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Belgium struggles with public outrage over attacks

Demonstrations had to be broken up by riot police as the Belgian government admitted widespread failures prior to last week's deadly terror attacks.

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    Right-wing demonstrators march in Brussels on Sunday over the government's handling of last week's attacks.
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The Belgian government sought Sunday to contain criticism of its handling of the Brussels attacks, as investigators launched 13 anti-terror raids in the capital and two other cities and taking four more people in custody.

In central Brussels, riot police used water cannon when scuffles broke out in front of the Bourse, which has become a symbolic rallying point for people to pay their respects to those who died in Tuesday's suicide bombings. Black clad men carrying an anti-Islamic State group banner with an expletive on it held an agitated rally, but were pushed back by riot police.

Interior Minister Jan Jambon conceded Sunday that decades of neglect had hampered the government's response to violent extremism. He said the government has invested 600 million euros ($670 million) into police and security services over the past two years but that Belgium's justice system and security services are still lagging behind.

Jambon, whose offer to resign Thursday was declined by the prime minister, also acknowledged some shortcomings prior to the March 22 suicide bombings in Brussels that killed at least 31 people and wounded 270 others.

"There have been errors," he said on VRT television.

Jambon said it takes time to hire anti-terror specialists and specialized equipment and insisted that the government's new investments need time before they become visible to the public.

Federal prosecutors, meanwhile, said Sunday morning's raids were linked a "federal case regarding terrorism" but did not specify whether it had any links to the March 22 attacks.

The 13 raids were launched in the capital and the northern cities of Mechelen and Duffel. An investigating judge will decide later whether the four will remain in custody. Five were released after questioning.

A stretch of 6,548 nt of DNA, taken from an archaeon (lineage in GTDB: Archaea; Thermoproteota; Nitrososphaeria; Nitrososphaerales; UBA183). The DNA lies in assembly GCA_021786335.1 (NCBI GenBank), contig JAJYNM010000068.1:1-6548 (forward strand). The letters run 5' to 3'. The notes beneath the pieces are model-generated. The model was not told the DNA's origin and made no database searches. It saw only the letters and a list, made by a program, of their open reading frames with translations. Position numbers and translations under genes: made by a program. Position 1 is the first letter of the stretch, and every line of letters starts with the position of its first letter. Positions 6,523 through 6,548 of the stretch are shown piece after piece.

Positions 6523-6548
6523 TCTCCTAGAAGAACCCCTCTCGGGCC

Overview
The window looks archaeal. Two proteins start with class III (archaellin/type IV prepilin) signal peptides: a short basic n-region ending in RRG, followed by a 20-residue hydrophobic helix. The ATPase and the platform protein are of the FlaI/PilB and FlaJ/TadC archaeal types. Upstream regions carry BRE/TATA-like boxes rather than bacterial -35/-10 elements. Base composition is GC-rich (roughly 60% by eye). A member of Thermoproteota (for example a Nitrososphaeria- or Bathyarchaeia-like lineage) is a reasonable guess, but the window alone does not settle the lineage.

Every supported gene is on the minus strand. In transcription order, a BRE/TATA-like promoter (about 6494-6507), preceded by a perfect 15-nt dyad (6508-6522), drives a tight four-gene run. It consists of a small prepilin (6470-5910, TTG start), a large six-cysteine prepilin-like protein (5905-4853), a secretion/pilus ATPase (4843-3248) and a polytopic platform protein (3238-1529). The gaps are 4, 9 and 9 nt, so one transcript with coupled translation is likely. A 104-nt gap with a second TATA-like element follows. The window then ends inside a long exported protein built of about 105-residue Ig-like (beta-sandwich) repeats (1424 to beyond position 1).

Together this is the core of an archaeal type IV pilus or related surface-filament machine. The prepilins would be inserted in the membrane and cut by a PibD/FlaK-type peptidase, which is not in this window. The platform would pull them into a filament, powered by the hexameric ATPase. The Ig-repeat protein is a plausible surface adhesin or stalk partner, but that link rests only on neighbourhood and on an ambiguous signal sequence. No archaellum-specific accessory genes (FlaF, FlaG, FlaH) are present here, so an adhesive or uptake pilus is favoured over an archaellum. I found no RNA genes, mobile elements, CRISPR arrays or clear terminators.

As international pressure on Belgium has mounted for serving as an unwitting rear-base for extremist fighters who launched the Nov. 13 massacres that left 130 dead in Paris, the government has felt forced to defend its choices and the actions of investigators. Lawmakers, meanwhile, are demanding an inquiry.

Belgian police and the army have been deployed, sometimes around the clock, at major buildings and sites in the capital in increasing numbers since November, when Brussels went into lockdown over fears that top Paris suspect Salah Abdeslam had returned and was hiding there.

As it turned out, Abdeslam did return, but police did not find and arrest him until March 18, four days before suspects from his network exploded suicide bombs in Brussels.

Belgian investigators have been slammed for not questioning Abdeslam long enough or hard enough after he was shot in the leg during his arrest. Police have also been criticized for taking too long to get to Zaventem airport on Tuesday morning after two suicide bombers blew themselves up there — and left an even bigger third suitcase full of explosives that did not go off.

Jambon and Justice Minister Keen Goens were grilled by lawmakers Friday over how authorities failed to arrest suicide bomber Ibrahim El Bakraoui before he blew himself in the packed departure hall at Brussels Airport.

Turkey has said that Bakraoui — whose brother Khalid was the suicide bomber at the Maelbeek subway station on Tuesday — was caught near Turkey's border with Syria in 2015 and Ankara had warned Brussels and the Netherlands that he was "a foreign terrorist fighter." Belgian authorities said they did not know he was suspected of terror-related activities until after he was deported to the Netherlands.

Jambon also said the Brussels subway network had been told to shut off services around 20 minutes before the attack at the subway station, which is close to both the European Union headquarters and the U.S. embassy. He did not fully explain why it was not closed in time, raising more questions about the efficiency of Belgium's security services.

On Sunday, Italian police in the southern city of Salerno said they had arrested an Algerian wanted in Belgium for an alleged false ID crime ring facilitating illegal migration linked to the attacks in Paris. Djamal Eddine Ouali was arrested Saturday in the town of Bellizzi, said Luigi Amato, the head of Salerno police's anti-terrorism squad. Ouali, 40, was being held in jail while authorities expect extradition procedures to soon begin.

At the Maelbeek subway station, messages of sadness, solidarity and grief left for victims of the bomb attack there were being collected for storage in the Belgian capital's archives. The messages were laid out on absorbent paper to dry after overnight rain and carefully stacked for transport. Those that can't be taken for safekeeping were being photographed.

"We are trying to collect as many documents we can find and they will be preserved," promised head archivist Frederic Boquet.

Marina Queralt, who often walks with her dog by the Maelbeek station, said the public response to the attacks has been focused on peace.

"Every morning, every afternoon, (the site) was packed with people who wanted just one thing: that people stop killing each other," she said.

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